Upload new images. The image library for this site will open in a new window.
Upload new documents. The document library for this site will open in a new window.
Show web part zones on the page. Web parts can be added to display dynamic content such as calendars or photo galleries.
Choose between different arrangements of page sections. Page layouts can be changed even after content has been added.
Move this whole section down, swapping places with the section below it.
Check for and fix problems in the body text. Text pasted in from other sources may contain malformed HTML which the code cleaner will remove.
Accordion feature turned off, click to turn on.
Accordion featurd turned on, click to turn off.
Change the way the image is cropped for this page layout.
Cycle through size options for this image or video.
Align the media panel to the right/left in this section.
Open the image pane in this body section. Click in the image pane to select an image from the image library.
Open the video pane in this body section. Click in the video pane to embed a video. Click ? for step-by-step instructions.
Remove the image from the media panel. This does not delete the image from the library.
Remove the video from the media panel.
The Constitution, Gandhis cotton shawl, the original R2D2 and Picassos Demoiselles dAvignon have a common link in that all were preserved and restored by alumni of the Winterthur/University of Delaware Program in Art Conservation, an esteemed graduate program that has enabled students to salvage some of the most important markers of global cultural and artistic heritage.
Now, thanks to a $1 million challenge grant from the Andrew W. Mellon Foundation, the University has something else to offer prospective students and future conservators increased stipends, averaging $20,500.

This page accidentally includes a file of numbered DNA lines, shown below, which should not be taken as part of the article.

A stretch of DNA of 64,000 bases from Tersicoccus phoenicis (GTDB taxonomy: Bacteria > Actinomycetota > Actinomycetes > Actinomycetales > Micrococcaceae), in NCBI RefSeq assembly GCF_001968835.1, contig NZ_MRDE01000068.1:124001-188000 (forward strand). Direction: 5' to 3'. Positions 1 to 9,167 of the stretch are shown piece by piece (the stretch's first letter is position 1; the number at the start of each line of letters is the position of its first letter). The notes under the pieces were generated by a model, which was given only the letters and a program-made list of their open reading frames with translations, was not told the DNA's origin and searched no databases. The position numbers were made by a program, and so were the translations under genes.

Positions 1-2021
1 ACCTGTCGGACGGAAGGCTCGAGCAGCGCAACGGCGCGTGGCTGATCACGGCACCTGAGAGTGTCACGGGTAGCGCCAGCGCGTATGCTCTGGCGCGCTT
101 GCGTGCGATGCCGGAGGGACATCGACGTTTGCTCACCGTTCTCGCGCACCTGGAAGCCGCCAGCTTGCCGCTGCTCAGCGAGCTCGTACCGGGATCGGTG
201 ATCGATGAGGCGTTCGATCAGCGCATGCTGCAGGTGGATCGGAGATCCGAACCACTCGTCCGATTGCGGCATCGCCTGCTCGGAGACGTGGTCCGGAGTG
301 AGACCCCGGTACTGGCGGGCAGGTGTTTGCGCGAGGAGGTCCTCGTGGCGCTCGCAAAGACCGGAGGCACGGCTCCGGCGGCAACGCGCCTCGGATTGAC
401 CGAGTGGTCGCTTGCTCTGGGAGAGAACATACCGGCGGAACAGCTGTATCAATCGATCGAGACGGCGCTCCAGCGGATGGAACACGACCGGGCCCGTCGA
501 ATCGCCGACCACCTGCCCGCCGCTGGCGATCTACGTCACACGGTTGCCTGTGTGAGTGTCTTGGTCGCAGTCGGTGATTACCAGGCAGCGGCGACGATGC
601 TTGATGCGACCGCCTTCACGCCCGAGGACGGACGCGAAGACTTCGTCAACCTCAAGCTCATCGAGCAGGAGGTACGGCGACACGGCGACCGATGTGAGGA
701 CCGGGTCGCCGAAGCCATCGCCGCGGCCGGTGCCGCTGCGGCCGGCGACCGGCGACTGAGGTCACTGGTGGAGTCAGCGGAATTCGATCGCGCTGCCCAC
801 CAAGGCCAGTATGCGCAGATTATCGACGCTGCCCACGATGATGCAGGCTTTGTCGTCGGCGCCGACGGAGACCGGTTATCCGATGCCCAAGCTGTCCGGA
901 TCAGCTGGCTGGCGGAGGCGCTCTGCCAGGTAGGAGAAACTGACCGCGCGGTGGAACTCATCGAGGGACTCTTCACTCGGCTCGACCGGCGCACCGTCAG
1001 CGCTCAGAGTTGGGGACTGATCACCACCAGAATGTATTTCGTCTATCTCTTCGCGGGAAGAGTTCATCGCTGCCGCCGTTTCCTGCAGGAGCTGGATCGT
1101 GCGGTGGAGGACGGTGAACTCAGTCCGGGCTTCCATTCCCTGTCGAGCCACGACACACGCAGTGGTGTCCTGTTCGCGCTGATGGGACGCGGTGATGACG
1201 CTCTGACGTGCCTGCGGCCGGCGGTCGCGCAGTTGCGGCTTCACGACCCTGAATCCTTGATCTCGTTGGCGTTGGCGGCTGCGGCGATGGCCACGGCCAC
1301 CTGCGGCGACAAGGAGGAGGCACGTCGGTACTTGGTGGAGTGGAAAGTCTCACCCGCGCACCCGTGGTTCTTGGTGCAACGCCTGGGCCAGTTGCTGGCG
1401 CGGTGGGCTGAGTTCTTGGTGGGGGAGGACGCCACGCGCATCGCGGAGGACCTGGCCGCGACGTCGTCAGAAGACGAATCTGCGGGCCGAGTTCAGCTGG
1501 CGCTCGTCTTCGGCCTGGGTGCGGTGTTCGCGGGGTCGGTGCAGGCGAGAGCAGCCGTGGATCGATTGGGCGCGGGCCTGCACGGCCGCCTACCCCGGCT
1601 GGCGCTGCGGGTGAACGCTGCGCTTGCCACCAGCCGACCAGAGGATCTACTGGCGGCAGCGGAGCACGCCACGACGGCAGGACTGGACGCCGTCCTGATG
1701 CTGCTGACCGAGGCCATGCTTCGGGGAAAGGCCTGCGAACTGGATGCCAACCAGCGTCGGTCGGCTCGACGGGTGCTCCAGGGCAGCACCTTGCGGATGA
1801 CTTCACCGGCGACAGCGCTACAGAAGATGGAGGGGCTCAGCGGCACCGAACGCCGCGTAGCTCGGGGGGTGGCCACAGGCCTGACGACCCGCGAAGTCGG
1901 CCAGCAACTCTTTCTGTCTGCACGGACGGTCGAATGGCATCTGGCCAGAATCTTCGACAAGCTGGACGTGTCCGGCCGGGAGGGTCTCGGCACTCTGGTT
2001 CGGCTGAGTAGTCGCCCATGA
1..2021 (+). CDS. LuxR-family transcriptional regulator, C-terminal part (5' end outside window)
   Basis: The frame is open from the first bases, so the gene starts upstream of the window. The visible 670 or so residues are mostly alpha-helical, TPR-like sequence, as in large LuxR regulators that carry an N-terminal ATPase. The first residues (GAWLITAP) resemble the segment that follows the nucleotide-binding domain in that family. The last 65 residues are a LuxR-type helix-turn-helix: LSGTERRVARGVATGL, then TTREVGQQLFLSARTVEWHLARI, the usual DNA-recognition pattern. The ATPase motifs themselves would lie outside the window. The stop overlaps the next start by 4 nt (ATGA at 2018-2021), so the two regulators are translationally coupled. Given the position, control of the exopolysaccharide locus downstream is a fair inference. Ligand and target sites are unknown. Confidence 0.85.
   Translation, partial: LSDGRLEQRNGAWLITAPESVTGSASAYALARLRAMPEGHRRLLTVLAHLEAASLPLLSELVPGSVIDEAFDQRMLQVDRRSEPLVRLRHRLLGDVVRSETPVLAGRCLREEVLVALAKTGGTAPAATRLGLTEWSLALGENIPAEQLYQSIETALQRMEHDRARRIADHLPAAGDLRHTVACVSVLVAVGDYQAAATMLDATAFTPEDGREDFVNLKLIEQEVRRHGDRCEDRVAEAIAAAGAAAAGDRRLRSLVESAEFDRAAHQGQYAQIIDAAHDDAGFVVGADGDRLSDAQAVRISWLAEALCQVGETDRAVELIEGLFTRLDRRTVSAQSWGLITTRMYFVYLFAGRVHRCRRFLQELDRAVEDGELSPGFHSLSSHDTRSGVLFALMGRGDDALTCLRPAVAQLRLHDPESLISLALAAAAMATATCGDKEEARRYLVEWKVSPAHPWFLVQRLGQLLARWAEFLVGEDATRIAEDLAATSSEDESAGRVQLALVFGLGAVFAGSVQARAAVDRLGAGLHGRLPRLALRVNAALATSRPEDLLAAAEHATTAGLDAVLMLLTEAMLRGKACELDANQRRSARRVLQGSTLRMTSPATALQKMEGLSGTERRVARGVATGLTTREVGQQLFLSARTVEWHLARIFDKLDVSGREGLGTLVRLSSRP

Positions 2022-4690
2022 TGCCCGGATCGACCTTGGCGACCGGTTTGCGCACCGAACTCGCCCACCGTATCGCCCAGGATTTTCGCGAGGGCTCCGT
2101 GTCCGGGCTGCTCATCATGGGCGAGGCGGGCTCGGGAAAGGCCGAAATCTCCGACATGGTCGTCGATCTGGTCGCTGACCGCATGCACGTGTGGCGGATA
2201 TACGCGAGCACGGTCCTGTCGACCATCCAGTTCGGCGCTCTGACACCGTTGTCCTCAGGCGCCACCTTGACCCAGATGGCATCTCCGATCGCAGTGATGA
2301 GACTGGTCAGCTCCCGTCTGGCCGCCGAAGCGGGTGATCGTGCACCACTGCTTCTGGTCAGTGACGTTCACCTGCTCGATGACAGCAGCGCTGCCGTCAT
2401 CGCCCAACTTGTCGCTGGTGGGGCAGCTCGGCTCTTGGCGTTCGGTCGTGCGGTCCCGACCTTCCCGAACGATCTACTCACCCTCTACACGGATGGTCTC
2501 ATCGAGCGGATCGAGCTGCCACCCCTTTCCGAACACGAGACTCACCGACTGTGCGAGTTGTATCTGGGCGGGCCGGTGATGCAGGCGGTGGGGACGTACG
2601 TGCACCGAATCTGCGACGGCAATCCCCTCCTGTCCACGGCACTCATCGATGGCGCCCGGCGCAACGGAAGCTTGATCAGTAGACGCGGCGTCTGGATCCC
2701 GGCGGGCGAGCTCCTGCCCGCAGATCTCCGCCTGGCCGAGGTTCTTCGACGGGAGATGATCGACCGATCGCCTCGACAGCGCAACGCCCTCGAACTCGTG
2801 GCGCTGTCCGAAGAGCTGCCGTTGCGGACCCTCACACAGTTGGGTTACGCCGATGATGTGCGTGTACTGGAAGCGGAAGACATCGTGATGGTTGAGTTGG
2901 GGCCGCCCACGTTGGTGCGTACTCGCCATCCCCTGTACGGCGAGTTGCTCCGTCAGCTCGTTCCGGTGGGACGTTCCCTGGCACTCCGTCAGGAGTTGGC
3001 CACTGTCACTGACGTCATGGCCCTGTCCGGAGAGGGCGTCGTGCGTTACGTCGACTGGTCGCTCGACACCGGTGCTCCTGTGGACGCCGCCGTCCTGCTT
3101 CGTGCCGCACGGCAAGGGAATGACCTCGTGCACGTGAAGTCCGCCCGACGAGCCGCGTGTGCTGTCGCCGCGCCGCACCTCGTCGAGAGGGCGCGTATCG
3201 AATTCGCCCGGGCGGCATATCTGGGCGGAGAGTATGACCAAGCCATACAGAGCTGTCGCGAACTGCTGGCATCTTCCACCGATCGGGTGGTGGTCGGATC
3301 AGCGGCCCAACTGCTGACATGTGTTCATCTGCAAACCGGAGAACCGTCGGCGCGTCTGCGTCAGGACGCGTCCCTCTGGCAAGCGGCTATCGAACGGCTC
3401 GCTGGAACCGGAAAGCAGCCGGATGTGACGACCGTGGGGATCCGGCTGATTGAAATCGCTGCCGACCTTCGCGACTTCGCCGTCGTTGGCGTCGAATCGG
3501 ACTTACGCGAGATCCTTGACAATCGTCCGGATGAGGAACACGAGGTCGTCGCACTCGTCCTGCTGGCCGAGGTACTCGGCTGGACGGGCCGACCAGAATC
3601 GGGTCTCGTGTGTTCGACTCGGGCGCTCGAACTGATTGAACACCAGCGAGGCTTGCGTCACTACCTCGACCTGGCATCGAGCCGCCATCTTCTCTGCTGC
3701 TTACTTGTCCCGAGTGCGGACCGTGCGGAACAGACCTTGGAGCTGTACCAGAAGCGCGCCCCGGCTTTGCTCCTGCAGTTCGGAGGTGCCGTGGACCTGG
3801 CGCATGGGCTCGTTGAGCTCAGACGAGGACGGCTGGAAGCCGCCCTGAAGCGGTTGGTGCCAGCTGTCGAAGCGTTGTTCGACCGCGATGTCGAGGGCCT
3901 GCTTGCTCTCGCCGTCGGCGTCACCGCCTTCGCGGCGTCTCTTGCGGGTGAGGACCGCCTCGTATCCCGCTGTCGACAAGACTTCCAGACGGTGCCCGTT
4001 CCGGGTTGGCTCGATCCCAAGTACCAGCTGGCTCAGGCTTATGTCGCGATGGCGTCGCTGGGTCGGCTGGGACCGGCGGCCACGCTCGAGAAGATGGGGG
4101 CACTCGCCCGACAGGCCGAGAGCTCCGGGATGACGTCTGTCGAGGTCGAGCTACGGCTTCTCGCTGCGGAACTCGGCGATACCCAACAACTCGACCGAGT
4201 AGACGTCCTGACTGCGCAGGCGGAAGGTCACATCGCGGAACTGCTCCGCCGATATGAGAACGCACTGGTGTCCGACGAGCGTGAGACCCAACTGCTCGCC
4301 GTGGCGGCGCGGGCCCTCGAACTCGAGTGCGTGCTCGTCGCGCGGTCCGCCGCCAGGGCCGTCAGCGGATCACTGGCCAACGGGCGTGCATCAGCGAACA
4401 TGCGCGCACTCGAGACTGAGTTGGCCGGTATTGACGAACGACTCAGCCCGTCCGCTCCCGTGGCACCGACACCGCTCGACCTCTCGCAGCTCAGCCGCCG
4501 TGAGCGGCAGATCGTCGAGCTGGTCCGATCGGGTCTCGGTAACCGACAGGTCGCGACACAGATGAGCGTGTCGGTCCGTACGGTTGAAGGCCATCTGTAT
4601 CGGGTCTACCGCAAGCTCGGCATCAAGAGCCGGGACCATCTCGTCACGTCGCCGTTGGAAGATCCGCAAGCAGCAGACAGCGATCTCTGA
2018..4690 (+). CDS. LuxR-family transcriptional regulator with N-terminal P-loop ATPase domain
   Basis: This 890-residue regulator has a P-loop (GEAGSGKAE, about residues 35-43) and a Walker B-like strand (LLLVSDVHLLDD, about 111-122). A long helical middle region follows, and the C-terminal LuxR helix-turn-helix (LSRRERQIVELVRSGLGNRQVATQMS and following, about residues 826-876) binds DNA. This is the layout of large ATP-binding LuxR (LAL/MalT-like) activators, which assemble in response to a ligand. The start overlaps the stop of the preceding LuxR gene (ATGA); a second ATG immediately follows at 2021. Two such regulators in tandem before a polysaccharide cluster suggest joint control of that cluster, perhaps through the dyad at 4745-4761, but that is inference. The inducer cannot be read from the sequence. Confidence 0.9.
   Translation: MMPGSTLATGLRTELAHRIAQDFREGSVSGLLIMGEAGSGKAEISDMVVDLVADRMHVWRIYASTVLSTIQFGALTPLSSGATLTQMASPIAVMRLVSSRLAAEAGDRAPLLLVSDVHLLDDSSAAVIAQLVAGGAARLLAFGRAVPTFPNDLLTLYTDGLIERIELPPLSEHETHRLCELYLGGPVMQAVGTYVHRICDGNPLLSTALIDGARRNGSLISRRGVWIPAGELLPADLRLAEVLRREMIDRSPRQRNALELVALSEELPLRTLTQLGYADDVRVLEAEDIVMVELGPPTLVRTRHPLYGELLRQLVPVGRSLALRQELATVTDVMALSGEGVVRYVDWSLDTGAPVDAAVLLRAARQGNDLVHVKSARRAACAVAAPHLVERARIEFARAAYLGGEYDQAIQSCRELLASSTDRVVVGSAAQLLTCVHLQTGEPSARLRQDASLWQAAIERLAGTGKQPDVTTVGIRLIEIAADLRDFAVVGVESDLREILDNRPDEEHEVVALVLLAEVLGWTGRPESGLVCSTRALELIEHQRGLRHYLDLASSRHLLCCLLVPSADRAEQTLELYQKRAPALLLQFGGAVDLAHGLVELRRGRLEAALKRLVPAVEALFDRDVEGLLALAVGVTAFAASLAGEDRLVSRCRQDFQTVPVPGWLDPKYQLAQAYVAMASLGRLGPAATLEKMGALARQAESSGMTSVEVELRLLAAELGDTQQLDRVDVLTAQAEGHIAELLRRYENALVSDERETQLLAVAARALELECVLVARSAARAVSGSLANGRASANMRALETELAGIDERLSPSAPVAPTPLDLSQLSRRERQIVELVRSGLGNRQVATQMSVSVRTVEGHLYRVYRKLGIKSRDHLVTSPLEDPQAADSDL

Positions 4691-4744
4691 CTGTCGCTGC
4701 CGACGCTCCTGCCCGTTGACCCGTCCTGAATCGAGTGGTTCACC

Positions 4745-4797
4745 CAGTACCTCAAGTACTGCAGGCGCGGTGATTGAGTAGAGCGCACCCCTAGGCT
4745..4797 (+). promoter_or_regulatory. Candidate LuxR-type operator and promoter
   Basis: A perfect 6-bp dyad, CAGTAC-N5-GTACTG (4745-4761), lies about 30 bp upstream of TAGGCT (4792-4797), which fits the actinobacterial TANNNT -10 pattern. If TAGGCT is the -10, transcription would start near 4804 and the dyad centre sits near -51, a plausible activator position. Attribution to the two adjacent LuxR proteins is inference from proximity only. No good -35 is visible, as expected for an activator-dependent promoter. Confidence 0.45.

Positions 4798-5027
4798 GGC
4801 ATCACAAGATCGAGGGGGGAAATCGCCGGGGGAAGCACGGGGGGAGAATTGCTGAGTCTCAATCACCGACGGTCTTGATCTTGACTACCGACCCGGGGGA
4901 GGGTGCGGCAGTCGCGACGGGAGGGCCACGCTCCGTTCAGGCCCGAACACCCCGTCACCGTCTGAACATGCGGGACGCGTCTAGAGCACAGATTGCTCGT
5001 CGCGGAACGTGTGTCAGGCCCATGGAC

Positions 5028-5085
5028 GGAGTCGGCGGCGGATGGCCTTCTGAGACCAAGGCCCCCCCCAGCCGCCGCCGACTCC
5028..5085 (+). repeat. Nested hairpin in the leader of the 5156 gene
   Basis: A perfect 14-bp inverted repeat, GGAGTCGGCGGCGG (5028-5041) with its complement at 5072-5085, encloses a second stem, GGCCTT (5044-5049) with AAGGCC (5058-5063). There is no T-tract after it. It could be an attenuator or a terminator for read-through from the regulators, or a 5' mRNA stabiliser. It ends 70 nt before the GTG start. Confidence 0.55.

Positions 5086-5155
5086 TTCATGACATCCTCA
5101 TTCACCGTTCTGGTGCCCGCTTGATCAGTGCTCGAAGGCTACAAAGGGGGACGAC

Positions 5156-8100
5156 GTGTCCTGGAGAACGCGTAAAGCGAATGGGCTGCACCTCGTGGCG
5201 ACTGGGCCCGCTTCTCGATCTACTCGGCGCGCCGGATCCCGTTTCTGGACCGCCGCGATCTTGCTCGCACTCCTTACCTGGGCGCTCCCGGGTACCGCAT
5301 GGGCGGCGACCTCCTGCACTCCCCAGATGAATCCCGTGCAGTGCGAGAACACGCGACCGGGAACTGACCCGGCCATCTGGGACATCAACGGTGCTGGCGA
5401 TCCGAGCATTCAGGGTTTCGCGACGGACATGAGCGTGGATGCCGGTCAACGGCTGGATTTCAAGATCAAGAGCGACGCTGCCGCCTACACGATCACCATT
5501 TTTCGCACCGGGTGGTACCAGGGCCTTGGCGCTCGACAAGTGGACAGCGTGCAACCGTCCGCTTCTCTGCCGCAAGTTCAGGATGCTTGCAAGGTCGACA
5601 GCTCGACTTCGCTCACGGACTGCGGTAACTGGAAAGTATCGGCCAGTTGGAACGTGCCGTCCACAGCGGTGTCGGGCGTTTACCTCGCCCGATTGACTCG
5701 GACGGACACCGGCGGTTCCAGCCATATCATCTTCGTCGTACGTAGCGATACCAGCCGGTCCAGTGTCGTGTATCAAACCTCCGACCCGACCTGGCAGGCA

The Mellon gift challenges the University to match $1 million by Aug. 1, 2017. An additional $275,000 was awarded in spendable funds for more immediate stipend support.
We are grateful to the Mellon Foundation for their long-standing commitment to art conservation and for helping us attract the best, brightest and most diverse students while minimizing student loan debt, says UD Provost Domenico Grasso.
UDs graduate program is one of only five graduate programs in art conservation in North America and one of only two jointly sponsored between a university and museum.
Each year, the University receives nearly 100 applications for the programs 10 positions. Prerequisites include extensive coursework in chemistry, studio art, art history, anthropology, and at least 400 hours of conservation experience, though the average experience for successful applicants often exceeds 2,000. Students often must take additional coursework beyond their undergraduate requirements to qualify.
Before applying to UD, for instance, Michelle Sullivan enrolled in evening chemistry courses and took an unpaid internship to gain conservation experience all while working full-time.
It is a highly competitive program, and we ask a lot from our applicants, says Debra Hess Norris, Unidel Henry Francis du Pont Chair in Fine Arts and department chair. In return, we give them the practical experience, critical-thinking skills, and experience in public and global engagement theyll need to be successful in the field, now and in the future.
Sullivan, a third-year student in the program, is currently working at the J. Paul Getty Museum in Los Angeles and will intern at the National Gallery of Art in Washington, D.C., this fall.
I would not have been able to pursue a career in art conservation without the stipend support, she says. This is an unparalleled education, and I am so grateful to enter a profession that I am passionate about without having to incur additional debt.
Gifts to support the art conservation program can be made online or by contacting Nekita Nesmith at email@example.com or 302-831-0612.
Move this whole section up, swapping places with the section above it.